A Beloved Steven Spielberg Movie Just Hit Netflix

There's a great chance to catch a family-friendly and beautiful Steven Spielberg movie right now on streaming. It just hit Netflix.

By Doug Norrie | Published

This article is more than 2 years old

bfg steven spielberg

Steven Spielberg has such a crazy-long resume of classic movies that you’d be remiss to name all of the hits in one sitting. There are just too many great ones on there. If you wanted to rattle off some beloved and classic ones you might say Saving Private Ryan, Indiana Jones, Jurassic Park, or Jaws, and those would all be great ones. But one of his other awesome films, one that might not be at the top of your list, was just added to streaming. The BFG is now available on Netflix as a family-friendly watch that was overlooked just a few years ago. 

The BFG is one of Steven Spielberg’s only forays into the motion-capture world of movie directing. Based on the Roald Dahl book of the same name, the movie is part reality, part fantasy with the action straddling the line between the two. It’s a much different film than what we are used to seeing from the director, but the gambles pay off in a visually stunning and excellent adaptation of the book. 

bfg steven spielberg

The movie follows the character Sophie (Ruby Barnhill) an imaginative and quiet bookworm who is often the last one up in her London orphanage. One night she is ferried away by the titular giant back to his home in Dream World. It’s there that she learns about the existence of giants, a whole race of them that have been living in secret just outside the eye of humans. But some of them are man-eaters and mean to do humans harm. Steven Spielberg is able to take the BFG, an old and somewhat off-putting giant, and humanize him in a way that makes you think of the elderly and kind. Here, check out the trailer for The BFG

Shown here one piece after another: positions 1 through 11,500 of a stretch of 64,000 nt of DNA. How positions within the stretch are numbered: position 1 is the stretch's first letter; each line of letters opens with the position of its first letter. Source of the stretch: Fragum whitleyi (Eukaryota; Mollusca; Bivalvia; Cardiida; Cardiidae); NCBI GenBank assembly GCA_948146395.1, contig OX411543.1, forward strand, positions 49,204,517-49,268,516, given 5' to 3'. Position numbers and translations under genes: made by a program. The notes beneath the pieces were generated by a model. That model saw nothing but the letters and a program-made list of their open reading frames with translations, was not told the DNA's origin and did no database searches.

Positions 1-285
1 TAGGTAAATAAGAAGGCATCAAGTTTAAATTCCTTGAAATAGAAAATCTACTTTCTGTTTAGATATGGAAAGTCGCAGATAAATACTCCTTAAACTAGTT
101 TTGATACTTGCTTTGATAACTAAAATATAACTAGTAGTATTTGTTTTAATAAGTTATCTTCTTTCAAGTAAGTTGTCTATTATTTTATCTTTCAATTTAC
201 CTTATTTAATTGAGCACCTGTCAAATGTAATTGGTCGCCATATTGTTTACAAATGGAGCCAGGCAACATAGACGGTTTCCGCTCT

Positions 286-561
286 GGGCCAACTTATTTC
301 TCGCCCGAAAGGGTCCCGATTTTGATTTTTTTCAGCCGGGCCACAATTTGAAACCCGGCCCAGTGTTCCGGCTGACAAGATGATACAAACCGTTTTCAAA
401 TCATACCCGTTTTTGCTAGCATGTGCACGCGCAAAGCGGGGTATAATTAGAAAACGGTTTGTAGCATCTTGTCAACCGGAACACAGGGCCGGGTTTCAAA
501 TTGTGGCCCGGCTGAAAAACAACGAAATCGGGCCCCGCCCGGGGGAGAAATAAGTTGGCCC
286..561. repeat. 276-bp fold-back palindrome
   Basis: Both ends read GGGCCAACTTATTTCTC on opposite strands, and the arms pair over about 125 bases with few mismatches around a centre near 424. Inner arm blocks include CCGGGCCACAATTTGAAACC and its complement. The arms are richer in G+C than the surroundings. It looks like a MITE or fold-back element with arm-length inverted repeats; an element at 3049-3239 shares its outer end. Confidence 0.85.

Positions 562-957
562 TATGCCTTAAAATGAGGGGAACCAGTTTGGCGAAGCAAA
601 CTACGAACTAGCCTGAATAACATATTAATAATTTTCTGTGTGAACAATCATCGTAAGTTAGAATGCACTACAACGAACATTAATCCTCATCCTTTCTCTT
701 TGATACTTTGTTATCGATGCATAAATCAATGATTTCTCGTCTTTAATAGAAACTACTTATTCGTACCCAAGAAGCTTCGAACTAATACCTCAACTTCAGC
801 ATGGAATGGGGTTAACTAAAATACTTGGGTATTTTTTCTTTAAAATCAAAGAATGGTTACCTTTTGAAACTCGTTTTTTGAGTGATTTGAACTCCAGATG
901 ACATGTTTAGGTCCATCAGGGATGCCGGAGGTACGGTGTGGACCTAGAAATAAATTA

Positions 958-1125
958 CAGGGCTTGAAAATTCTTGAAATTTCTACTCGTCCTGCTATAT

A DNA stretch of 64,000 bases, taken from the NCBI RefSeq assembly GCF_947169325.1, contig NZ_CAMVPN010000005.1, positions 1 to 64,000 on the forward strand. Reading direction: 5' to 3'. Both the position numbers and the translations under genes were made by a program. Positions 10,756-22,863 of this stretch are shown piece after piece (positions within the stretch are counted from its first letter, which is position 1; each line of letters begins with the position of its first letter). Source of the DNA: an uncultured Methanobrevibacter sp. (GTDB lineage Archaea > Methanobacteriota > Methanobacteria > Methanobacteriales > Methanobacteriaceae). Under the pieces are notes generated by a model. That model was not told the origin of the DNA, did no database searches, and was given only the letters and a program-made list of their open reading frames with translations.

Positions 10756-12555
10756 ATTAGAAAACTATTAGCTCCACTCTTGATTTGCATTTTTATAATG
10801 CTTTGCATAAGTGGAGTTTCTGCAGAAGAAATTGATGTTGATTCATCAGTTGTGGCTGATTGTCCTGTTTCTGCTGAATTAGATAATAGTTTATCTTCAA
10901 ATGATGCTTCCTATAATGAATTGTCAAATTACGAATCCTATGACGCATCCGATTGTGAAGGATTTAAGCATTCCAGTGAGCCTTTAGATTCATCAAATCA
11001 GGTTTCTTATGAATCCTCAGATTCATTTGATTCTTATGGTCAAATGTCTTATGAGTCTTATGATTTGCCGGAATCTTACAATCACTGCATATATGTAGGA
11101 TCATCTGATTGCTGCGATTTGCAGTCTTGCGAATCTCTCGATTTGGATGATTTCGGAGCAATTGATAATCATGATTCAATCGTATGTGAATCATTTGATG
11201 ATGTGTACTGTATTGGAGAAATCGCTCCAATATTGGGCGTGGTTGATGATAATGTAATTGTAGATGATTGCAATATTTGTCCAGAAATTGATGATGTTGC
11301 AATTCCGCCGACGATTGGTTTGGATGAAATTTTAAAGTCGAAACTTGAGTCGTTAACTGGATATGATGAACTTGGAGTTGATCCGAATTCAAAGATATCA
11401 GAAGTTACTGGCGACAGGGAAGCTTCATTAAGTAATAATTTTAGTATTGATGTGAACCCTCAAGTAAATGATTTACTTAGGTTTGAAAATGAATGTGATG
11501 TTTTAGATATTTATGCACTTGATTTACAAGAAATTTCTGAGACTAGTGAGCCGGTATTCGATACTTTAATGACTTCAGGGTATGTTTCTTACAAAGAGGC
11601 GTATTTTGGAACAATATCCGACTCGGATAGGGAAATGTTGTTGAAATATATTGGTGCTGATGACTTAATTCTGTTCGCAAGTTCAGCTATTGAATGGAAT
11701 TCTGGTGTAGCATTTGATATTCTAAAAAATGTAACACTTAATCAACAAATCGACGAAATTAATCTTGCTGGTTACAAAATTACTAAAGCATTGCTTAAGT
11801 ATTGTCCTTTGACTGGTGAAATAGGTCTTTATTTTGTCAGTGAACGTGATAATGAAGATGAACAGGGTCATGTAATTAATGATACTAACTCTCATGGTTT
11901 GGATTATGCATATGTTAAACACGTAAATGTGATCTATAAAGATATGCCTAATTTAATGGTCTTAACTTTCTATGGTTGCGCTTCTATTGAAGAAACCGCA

Sophie and the BFG have a number of adventures but are mostly tasked with ensuring the good giants are allowed to continue their existence while finding a way to run off the oafish and evil people-eaters. It begins a visual romp through this Dreamworld that Steven Spielberg pulls out all the stops for. Dahl’s descriptions and imagination leap off the page and onto the screen. Though we have little in the way of actual people in the film besides Sophie, the intermingling of the two worlds more than works. 

Steven Spielberg has had the gift for making movies that appeal to large audiences, deeply human films that often have a larger backdrop. It’s no different here with The BFG. Though very much a “kid’s” film, it really plays to all ages in its message and story. It performed solidly with critics, sitting at 74% on Rotten Tomatoes and 66 Metacritic. Is it in the pantheon of great Steven Spielberg films? No, but these are solid numbers with critics loving the visual set pieces, seeing that the imaginative recreating of the world was at the forefront of the movie-making process.

If it fell down anywhere it’s in the larger story not carrying enough overall weight. Maybe Steven Spielberg can be forgiven for that, adapting the source material, but it’s more a nitpick than anything else. 

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Where The BFG really diverges from other Steven Spielberg movies is the performance at the box office. There’s no other way to slice it, the film was a massive disappointment on this front. With a budget of a whopping $140 million, it managed only $195 million in ticket sales. You might think that $50 million in profit is a big win. Not in Hollywood standards. That kind of take for the budget on a Spielberg film is nothing short of a massive disaster. 

It would be nice to see The BFG  have something of a renaissance on Netflix. The film deserved better than the flak it caught for the box office disappointment. It’s a family film through and through.

Next up for Steven Spielberg is a much-anticipated remake of West Side Story. The director clearly isn’t known for doing musicals, but this one could be a smash based on the cast and some of the collaboration they’ve done on the film. And he’s also in pre-production on The Kidnapping of Edgar Mortara, a period piece about a young Jewish growing up in Italy.